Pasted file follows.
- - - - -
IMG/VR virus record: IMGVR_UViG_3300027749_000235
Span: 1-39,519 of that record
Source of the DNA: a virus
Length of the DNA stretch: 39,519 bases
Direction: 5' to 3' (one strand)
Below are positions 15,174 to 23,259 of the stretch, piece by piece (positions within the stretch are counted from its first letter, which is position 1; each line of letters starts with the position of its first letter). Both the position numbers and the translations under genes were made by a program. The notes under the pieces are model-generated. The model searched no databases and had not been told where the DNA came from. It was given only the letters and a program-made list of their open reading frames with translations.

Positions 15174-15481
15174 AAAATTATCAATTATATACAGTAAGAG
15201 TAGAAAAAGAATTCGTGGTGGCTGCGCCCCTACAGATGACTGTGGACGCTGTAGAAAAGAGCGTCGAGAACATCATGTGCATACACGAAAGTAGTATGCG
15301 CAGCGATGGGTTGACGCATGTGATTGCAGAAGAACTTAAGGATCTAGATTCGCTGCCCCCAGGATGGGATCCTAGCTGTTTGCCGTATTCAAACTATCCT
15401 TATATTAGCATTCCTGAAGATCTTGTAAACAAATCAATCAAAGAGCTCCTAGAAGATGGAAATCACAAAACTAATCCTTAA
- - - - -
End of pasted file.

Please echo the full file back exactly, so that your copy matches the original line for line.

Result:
IMG/VR virus record: IMGVR_UViG_3300027749_000235
Span: 1-39,519 of that record
Source of the DNA: a virus
Length of the DNA stretch: 39,519 bases
Direction: 5' to 3' (one strand)
Below are positions 15,174 to 23,259 of the stretch, piece by piece (positions within the stretch are counted from its first letter, which is position 1; each line of letters starts with the position of its first letter). Both the position numbers and the translations under genes were made by a program. The notes under the pieces are model-generated. The model searched no databases and had not been told where the DNA came from. It was given only the letters and a program-made list of their open reading frames with translations.

Positions 15174-15481
15174 AAAATTATCAATTATATACAGTAAGAG
15201 TAGAAAAAGAATTCGTGGTGGCTGCGCCCCTACAGATGACTGTGGACGCTGTAGAAAAGAGCGTCGAGAACATCATGTGCATACACGAAAGTAGTATGCG
15301 CAGCGATGGGTTGACGCATGTGATTGCAGAAGAACTTAAGGATCTAGATTCGCTGCCCCCAGGATGGGATCCTAGCTGTTTGCCGTATTCAAACTATCCT
15401 TATATTAGCATTCCTGAAGATCTTGTAAACAAATCAATCAAAGAGCTCCTAGAAGATGGAAATCACAAAACTAATCCTTAA